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A survey conducted by Rutgers University has found that many children in America don’t receive enough sexual education. This issue is despite the topic helping them deal with STDs and birth control.

The researchers found out that about 50% of adolescents living in the U.S received sex education that met the minimum requirement. In addition, most adolescents received no information on preventing STDs and using birth control.

Girls, minorities, and the LGBTQ community received less sex education 

The researchers also discovered that specific demographics educated their children according to their gender. For instance, girls were most likely to hear about abstaining from sex until marriage. Boys in these same demographics learned how to use a condom.

Moreover, many Hispanic and black boys received less guidance on STI prevention, birth control, and saying no to sex than Caucasian boys. Adolescents in the LGBTQ group were also less likely to know about birth control and HIV/STI prevention.

According to the department chair of Urban-Global Public Health at Rutgers school of public health, Leslie  M Kantor, adolescents lack the sex education necessary to manage their sex lives. Kantor also points out that girls receiving different education and minority groups receiving less education is also a problem. For this reason, policymakers should ensure that adolescents receive inclusive and equitable sex education. Adolescents in religious schools also face challenges learning about sex education as many teachers did not teach about birth control.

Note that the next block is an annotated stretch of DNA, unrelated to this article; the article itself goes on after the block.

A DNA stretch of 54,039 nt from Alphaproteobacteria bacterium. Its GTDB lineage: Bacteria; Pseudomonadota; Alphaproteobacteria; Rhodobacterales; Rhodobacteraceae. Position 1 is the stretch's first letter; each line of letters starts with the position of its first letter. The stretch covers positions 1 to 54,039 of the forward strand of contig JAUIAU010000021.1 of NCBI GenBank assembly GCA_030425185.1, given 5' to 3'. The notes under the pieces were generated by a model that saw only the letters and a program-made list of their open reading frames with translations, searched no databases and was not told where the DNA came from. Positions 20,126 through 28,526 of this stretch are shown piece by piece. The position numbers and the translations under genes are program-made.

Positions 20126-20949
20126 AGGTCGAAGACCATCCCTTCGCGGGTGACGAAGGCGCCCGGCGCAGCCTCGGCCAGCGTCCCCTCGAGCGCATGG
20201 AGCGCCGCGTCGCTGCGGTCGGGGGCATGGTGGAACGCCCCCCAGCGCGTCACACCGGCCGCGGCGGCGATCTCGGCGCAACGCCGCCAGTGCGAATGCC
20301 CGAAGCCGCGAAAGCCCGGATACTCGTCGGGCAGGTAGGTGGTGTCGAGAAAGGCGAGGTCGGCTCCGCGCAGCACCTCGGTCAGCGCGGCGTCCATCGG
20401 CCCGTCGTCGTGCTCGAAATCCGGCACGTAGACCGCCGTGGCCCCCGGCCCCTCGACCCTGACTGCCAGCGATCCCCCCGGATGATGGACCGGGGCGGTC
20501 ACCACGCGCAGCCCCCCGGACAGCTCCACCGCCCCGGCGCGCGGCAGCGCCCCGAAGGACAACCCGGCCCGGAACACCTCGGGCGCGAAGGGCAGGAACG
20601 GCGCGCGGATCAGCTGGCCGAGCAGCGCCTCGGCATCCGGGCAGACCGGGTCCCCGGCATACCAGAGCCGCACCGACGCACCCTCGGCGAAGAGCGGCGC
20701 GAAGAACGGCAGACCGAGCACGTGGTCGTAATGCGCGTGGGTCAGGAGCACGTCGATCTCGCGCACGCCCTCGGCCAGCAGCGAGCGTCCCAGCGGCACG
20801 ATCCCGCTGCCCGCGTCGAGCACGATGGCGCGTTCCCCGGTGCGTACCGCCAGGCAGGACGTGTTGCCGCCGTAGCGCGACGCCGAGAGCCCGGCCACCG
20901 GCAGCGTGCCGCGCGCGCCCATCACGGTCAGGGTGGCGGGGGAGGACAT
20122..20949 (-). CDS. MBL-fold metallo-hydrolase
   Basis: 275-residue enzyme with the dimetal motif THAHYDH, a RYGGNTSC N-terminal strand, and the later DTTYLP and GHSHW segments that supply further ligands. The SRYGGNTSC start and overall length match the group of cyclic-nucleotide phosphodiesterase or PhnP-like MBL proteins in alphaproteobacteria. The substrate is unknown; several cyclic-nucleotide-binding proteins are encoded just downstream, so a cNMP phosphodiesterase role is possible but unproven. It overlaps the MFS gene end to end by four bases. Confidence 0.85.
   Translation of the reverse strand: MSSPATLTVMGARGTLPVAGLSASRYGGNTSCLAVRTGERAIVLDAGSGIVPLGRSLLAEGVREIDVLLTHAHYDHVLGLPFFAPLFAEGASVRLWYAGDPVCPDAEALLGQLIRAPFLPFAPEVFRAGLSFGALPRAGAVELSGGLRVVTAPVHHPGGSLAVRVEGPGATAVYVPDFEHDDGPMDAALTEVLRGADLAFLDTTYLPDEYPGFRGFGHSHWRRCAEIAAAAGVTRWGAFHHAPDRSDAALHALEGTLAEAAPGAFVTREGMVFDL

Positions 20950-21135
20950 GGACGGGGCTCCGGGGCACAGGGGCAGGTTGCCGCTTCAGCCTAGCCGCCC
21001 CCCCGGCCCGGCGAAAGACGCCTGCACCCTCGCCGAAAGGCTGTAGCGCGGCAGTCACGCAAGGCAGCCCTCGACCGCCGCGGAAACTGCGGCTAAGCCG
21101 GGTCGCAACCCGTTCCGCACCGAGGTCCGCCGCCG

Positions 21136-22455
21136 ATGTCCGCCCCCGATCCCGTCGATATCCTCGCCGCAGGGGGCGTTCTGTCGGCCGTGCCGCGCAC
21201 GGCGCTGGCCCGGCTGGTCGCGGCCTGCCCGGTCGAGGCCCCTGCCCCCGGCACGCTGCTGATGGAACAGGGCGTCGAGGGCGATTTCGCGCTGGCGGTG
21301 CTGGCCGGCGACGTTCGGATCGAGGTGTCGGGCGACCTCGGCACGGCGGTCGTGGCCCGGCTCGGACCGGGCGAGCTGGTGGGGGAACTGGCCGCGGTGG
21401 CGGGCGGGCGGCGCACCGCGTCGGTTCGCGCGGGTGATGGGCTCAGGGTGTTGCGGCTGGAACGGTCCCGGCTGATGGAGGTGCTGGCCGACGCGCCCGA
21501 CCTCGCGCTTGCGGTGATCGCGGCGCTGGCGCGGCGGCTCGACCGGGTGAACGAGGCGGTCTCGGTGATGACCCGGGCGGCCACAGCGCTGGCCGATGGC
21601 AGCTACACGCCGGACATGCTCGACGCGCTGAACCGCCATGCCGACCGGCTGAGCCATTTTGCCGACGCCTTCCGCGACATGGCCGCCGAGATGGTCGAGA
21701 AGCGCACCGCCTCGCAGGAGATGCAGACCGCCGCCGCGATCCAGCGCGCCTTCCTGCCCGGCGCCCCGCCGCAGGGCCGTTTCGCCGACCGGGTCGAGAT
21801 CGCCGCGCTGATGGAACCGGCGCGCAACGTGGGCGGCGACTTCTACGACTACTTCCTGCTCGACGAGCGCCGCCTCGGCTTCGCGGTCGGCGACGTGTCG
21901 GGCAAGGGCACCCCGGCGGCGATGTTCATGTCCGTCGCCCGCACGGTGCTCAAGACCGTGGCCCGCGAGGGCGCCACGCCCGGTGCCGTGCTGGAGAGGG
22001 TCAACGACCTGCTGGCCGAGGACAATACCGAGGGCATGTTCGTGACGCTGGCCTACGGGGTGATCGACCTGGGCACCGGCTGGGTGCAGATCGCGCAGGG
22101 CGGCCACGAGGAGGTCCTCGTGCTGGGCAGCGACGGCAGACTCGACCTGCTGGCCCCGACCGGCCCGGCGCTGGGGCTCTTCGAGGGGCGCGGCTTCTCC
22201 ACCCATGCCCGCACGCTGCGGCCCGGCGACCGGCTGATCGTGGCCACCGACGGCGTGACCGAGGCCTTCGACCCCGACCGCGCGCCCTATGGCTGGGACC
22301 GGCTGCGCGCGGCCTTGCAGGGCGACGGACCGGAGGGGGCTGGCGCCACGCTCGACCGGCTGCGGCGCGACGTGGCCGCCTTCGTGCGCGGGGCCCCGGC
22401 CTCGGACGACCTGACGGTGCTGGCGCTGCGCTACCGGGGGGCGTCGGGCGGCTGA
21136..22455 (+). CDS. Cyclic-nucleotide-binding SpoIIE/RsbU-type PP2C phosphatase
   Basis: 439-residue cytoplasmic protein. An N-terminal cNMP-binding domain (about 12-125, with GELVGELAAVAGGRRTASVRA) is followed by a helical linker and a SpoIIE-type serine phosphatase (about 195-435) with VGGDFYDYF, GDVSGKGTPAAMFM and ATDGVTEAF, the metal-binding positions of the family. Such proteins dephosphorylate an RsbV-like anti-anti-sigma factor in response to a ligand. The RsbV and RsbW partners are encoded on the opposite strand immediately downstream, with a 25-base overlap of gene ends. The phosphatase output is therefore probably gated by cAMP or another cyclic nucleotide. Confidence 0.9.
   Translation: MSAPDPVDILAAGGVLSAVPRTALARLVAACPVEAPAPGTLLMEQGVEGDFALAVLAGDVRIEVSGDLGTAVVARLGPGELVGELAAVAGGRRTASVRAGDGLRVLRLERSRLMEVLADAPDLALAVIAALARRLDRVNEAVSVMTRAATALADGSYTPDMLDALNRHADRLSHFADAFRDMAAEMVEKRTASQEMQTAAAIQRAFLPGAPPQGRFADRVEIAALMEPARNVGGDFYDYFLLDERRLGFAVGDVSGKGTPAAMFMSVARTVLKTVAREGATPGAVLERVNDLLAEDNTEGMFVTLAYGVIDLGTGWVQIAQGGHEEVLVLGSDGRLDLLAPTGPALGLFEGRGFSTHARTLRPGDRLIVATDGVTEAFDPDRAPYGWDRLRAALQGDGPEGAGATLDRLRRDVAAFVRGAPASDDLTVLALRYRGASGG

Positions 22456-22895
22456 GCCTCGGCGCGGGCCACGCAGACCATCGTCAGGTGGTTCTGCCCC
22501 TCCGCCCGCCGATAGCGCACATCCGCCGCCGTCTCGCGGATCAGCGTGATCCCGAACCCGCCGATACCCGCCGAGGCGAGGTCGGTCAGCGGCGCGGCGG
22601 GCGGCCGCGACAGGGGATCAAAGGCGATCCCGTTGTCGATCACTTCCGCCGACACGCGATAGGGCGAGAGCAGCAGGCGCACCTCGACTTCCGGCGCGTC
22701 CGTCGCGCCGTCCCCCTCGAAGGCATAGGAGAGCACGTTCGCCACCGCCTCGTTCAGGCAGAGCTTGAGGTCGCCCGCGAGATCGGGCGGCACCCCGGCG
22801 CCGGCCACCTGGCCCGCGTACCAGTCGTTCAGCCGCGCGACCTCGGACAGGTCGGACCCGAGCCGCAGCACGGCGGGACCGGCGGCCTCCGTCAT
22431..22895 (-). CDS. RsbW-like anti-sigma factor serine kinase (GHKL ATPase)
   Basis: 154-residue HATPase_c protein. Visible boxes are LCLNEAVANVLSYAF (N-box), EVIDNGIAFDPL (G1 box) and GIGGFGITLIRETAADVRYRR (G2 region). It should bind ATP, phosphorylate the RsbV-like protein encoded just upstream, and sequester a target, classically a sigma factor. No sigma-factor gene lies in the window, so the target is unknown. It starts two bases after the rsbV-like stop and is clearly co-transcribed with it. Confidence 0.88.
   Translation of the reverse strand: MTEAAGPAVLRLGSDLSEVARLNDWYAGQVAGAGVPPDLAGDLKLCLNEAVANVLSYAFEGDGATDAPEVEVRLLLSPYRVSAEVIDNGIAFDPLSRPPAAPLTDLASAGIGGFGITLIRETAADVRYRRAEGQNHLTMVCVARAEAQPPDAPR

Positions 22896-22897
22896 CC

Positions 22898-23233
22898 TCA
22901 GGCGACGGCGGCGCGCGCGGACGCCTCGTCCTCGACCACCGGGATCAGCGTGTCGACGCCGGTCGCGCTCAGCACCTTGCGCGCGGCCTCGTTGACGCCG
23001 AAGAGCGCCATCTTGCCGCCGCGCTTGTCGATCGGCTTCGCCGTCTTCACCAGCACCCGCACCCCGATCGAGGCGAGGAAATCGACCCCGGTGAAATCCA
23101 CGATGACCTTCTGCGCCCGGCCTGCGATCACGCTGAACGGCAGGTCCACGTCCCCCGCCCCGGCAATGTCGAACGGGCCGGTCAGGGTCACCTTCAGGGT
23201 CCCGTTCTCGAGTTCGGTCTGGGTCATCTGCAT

How researchers carried out the survey

The team looked at data from the National Survey of Family Growth which had gathered 7946 children. It evaluated how gender, location, race, timing, and sexual orientation affected sex education. They found that more than 75% of children were taught how to say no to sex. Furthermore, 60% learned about birth control compared to 1995, when more than 80% did.

Kantor states that the U.S has field families by providing them with little to no sex education. She adds that policymakers should ensure children receive the appropriate sex education at the right age. Moreover, these policymakers should ensure that education is inclusive despite the gender and socioeconomic groups of the children to help them have healthy sexual lives.